andy-warhol-howdy-doody-1981-FS-II.263© Andy Warhol, Howdy Doody, from The Myths, 1981.

According to Barthes, photographs appear at first sight to e pure denotation, identical to ‘things as they are’. Connotation is disguised by the illusion the the photographic image is completely natural. In this sense photography is the mythic medium par excellence; indeed, one could posit photography as the basis of Barthes’ model in Mythologies, which employs the fiction of a purely denotative first-degree sign that is hen ‘infected’ mythical connotations. […] Re-photography and other forms of photo-based appropriation turn photography’s naturalizing tendency against itself by making apparent the images’ constructed and coded character.

andy-warhol-santa-claus-1981-FS-II.266© Andy Warhol, Santa Claus, from The Myths, 1981.

Art which aims to reflect on media myths by a conceptual use of photography risks becoming mythified itself. The myth it embodies is that of a ‘critical’ art which a priori differs from other commodified images. This quase-Barthesian misconception accompanied classical Appropriation Art, and is still alive and well.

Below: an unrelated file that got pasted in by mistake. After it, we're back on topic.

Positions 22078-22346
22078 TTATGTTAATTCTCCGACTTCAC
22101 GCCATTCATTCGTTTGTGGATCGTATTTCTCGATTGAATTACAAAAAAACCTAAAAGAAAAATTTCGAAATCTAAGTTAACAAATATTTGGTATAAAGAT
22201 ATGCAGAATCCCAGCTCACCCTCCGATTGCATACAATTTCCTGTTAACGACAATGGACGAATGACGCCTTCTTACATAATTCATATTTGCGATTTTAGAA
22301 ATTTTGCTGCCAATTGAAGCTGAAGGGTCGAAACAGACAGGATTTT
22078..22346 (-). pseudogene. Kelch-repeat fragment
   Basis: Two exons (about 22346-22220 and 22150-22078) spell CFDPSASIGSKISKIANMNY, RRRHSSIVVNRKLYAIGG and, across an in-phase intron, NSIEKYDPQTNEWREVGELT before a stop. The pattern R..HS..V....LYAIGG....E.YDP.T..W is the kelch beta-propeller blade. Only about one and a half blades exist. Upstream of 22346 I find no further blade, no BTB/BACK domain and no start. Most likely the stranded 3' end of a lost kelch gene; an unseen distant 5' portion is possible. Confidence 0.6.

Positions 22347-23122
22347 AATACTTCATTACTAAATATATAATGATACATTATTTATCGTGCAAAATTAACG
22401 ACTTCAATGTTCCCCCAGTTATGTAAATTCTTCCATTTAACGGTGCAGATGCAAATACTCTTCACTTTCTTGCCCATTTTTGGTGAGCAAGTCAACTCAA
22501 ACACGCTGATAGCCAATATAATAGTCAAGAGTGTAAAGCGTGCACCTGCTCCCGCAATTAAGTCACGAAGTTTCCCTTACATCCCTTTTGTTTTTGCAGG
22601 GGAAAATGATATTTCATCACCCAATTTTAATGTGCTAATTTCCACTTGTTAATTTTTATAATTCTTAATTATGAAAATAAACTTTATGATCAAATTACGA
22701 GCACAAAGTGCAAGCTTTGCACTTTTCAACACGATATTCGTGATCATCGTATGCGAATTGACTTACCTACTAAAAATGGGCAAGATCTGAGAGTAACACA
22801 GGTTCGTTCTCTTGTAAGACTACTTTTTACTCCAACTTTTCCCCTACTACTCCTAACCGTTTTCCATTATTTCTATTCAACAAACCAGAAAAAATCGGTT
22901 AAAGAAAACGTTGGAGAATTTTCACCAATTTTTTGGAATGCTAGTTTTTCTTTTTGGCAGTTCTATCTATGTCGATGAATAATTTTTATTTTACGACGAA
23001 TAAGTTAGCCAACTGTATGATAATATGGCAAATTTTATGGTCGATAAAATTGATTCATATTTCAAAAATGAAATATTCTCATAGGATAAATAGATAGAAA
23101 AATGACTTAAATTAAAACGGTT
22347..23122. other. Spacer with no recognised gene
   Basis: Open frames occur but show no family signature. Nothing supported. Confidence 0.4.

andy-warhol-mickey-mouse-1981-FS-II.265© Andy Warhol, Mickey Mouse, from The Myths, 1981.

It is intriguing that Marx appropriated the term ‘fetish’ from Enlightenment mythology: as a young man, he had read de Brosses’s Du Culte des dieux fétiches (1960), described by its author as an attempt to look at the fundamental causes of myth, which had seemed an ‘indecipherable chaos’ to most modern observers. De Brosses argued that primitive people worship actual objects and animals as gods; rather than representing or symbolizing gods, they are gods in the eyes of the believers, just as commodities appear to be alive and endowed with certain qualities in the eyes of the commodity fetishist. Of course, in actual fact they represent social relations among people, but this is disavowed. Contrary to the fetishes of the ‘primitives’ as interpreted by de Brosses, commodity fetished therefore do represent something else, but the fetishist does not realize this. De Brosses supposed that fetishism was the most original and primitive form of myth, predating Greek and even Egiptian mythology. By describing the commodity as a fetish, Marx thus defined it as a creature of myth – capitalist modernity making a dialectical leap into the mythical.

andy-warhol-myths-the-star-1981-FS-II.258© Andy Warhol, The Star, from The Myths, 1981.

…in the late sixties, Deleuze mentioned Pop as an example of an art that finds its point of departure in the artificial – le factice -which can turn into the simulacrum. The artificial is always a copy of a copy, which must be pushed to the point where it changes its nature and turns into a simulacrum (the moment of Pop art).